Theatre Royal Bath until Saturday 9 April Words by Melissa Blease
Toxic masculinity, bullying behaviour, misogyny, pervy blokes and a female character whose lines/personality/behaviour seem to have been written by a man who loathes women even though he rarely actually met one but when he did, he earned himself several restraining orders. If you’re looking for a lighthearted night out at the theatre, The Homecoming most definitely isn’t it.
For sure, it’s a stellar cast, bringing Keith Allen in the role of domineering, bullying septuagenarian and miserable mouthy misanthrope Maxtogether with Ian Bartholomew as his morally ambiguous brother Sam, Mathew Horne as his oleaginous, conniving middle son Lenny and Geoffrey Lumb as his dim barbarian youngest progeny Joey. The queasily sinister quartet live together in imperfect harmony in their stiflingly grim London home until Max’s eldest son Teddy (Sam Alexander) and his weird wife Ruth (Shanaya Rafaat) arrive fresh from Venice before heading back to their home in the US for a stopover; at this point, the fun that never happened before their arrival really ends.
Nobel Prizewinning British playwright/director Harold Pinter’s attitude to women is a longstanding source of debate. Some see in his work a fetishistic exploitation of female sexuality, while others regard him as a cryptic feminist celebrating women’s strength and resilience. Whatever your stance, it can’t be denied that Pinter – who died in 2008 at the age of 78 – was one of the most influential modern British dramatists, with a writing career that spanned more than 50 years and included perennial classics including the chaotic, deliciously confusing The Birthday Party and The Dumbwaiter (which provided the inspiration for Martin McDonagh’s joyfully dark 2008 film In Bruges) in his back catalogue. But almost six decades after Pinter wrote what’s probably his bleakest, weirdest and arguably most grotesque ‘comedy of menace’ of all, one can’t help asking the question… do we really need to revisit it yet again?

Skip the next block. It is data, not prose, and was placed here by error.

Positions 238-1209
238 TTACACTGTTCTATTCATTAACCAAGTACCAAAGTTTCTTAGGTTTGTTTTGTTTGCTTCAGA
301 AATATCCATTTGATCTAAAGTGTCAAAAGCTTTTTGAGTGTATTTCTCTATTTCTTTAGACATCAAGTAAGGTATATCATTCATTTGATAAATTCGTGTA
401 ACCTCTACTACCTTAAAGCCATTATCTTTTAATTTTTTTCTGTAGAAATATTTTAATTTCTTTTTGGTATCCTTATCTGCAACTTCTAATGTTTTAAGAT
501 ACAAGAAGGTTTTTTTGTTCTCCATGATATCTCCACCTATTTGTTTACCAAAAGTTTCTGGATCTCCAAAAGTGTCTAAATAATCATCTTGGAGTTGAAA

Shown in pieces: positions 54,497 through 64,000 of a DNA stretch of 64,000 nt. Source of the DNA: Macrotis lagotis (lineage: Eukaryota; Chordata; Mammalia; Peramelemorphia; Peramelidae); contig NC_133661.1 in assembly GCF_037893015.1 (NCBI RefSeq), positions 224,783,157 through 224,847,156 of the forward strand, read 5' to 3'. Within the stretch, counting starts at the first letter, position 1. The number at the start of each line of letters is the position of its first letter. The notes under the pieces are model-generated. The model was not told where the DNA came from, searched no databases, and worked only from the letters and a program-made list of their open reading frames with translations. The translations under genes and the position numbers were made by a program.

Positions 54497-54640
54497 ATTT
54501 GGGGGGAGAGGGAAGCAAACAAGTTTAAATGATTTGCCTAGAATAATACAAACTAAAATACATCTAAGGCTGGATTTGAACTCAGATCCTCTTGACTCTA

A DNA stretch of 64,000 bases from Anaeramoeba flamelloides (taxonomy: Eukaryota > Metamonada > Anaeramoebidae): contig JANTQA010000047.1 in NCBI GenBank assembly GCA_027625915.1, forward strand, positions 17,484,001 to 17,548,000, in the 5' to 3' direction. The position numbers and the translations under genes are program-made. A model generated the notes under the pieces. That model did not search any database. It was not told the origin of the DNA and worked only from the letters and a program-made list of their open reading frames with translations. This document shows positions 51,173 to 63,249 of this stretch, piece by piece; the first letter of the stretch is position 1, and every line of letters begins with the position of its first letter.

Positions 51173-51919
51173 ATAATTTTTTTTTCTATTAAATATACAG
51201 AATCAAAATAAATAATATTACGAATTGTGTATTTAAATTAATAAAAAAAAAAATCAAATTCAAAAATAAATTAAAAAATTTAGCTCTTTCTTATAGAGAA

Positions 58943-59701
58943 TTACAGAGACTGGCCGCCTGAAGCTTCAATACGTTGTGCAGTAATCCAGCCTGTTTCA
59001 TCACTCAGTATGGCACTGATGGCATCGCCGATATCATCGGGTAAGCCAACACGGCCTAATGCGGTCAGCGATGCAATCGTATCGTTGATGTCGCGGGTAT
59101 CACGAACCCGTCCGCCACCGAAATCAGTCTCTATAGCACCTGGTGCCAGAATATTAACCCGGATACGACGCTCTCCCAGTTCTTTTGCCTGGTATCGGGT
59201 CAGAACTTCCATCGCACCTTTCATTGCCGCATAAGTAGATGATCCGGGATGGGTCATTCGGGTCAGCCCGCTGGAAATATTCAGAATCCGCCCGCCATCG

Basically, Max and his crazy, seedy family seem to suggest that Teddy’s wife abandons her three kids in America and stays on to work for and with the malevolent males as a prostitute – and she seems to concur with the plan. Seem? Seems? By the time any kind of denouement is attempted, we’re still not really sure where we’re at; despite lashings and lashings of fast-paced dialogue which very sketchily sketches out the relationship dynamics that keep this super-dysfunctional family ‘together’, the characters’ motives are too confused to make much sense of what’s actually going on, and the whole set up too hyperreal to make us actually care about any of them.
That stellar cast, however, are faultless in doing their very best with the job in hand as weird power struggles rage on and a claustrophobic air of total psychosis builds. But other than offering a fly on the wall perspective of a horrific, twisted family reunion (and if you were that fly on the wall, you’d be hoping that the person in charge of the swatter spots you by the middle of Act One)… what’s the point?
If theatre is in need of turning a fresh spotlight on screwed-up perspectives around women that are #AllToo relevant today, David Mamet’s Oleanna has recently been there and done that. If you’re a fan of absurdist art that’s purposely without purpose, several Samuel Beckett revivals are hovering in the pipeline. If you’re in the mood for revisiting a challenging, provocative, compelling late 20th century drama that reinvigorates our perception of women, family roles and the notion of ‘coming home’, this isn’t it.